viernes, 20 de febrero de 2015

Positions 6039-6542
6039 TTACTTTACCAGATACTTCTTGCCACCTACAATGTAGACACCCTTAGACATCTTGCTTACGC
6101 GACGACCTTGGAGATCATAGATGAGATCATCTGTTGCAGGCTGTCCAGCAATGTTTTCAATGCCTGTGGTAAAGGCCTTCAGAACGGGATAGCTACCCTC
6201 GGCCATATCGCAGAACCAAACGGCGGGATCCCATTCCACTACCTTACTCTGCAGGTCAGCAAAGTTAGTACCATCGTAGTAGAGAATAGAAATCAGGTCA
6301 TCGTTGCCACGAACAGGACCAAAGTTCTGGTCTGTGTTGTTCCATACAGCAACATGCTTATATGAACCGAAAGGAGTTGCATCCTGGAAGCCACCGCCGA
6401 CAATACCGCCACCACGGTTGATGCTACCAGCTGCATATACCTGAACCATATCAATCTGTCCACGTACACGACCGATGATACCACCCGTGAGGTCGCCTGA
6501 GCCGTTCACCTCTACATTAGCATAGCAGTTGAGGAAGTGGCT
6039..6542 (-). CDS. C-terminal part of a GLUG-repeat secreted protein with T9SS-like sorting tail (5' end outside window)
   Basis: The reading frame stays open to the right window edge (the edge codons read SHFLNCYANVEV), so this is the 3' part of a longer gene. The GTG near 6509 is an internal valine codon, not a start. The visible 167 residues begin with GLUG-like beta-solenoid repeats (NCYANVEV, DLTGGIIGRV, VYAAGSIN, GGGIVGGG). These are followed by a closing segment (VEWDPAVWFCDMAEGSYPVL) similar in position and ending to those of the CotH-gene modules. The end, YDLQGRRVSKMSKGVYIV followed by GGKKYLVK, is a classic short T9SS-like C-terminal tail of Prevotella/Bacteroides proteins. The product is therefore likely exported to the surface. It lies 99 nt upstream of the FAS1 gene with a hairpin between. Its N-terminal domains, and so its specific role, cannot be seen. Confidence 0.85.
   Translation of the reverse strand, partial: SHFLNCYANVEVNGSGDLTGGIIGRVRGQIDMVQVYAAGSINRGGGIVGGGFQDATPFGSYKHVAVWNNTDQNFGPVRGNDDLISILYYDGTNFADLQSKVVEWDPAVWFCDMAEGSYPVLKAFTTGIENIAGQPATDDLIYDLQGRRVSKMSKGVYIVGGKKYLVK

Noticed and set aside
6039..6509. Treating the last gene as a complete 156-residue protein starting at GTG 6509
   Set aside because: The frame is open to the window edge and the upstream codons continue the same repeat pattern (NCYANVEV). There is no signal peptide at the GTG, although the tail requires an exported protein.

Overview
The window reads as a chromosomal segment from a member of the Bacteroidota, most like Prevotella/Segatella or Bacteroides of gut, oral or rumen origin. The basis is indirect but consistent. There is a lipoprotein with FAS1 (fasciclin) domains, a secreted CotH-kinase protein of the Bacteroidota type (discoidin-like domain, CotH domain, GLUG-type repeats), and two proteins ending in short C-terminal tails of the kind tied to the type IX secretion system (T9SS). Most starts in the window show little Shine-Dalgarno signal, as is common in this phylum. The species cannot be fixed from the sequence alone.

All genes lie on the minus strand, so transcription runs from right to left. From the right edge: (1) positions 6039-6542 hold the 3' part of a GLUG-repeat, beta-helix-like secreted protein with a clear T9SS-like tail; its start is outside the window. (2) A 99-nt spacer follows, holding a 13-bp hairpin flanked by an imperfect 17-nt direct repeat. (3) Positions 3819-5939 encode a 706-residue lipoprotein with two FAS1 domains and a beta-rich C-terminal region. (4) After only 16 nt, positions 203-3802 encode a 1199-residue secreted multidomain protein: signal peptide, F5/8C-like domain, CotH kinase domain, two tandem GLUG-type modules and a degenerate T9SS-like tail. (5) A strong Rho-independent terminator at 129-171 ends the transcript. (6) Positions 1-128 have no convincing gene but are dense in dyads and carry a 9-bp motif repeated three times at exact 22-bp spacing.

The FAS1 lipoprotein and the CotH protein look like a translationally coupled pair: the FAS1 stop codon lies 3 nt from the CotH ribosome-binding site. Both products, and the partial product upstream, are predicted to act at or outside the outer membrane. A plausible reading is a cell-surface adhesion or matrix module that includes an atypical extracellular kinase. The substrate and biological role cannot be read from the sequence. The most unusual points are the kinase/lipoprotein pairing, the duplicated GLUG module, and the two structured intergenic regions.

Venezuelan security forces arrested on 19 February one of the country's leading opponents, the mayor of Caracas Antonio Ledezma, whom President Nicolás Maduro accused immediately of involvement in subversive plots. A "massive" group of policemen and security agents were reported to have broken into Ledezma's office and "hit" him before leading him away without letting him speak, Radio France Internationale cited his wife as saying. President Maduro had in recent days cited arrests in the armed forces for unspecified plotting, and reportedly accused Ledezma of connivence, in the latest of a string of such charges since he became president in 2013. On 19 February he said Mr Ledezma was using his position as mayor to "seek violence, coup plotting and destabilization." He said many opposition politicians did the same - "a mayor here, a governor there or a member of parliament" - to plot against the state and sabotage the economy, and warned subversives would go to court, the official AVN agency reported. The arrest came close to the anniversary of the arrest of another opponent closely connected to Ledezma, Leopoldo López. Two former regional presidents, Sebastián Piñera of Chile and Andrés Pastrana of Colombia, who have sought to have Mr López freed, denounced the latest arrest. Piñera called it "brutal, illegal and abusive," Venezuela's El Nacional reported, citing his Twitter account. A spokesman for the US State Department also rejected Maduro's charges that the United States was sabotating Venezuela's economy; Venezuela's economic problemss were the fruit of its government's policies, CNN quoted spokeswoman Jen Psaki as saying.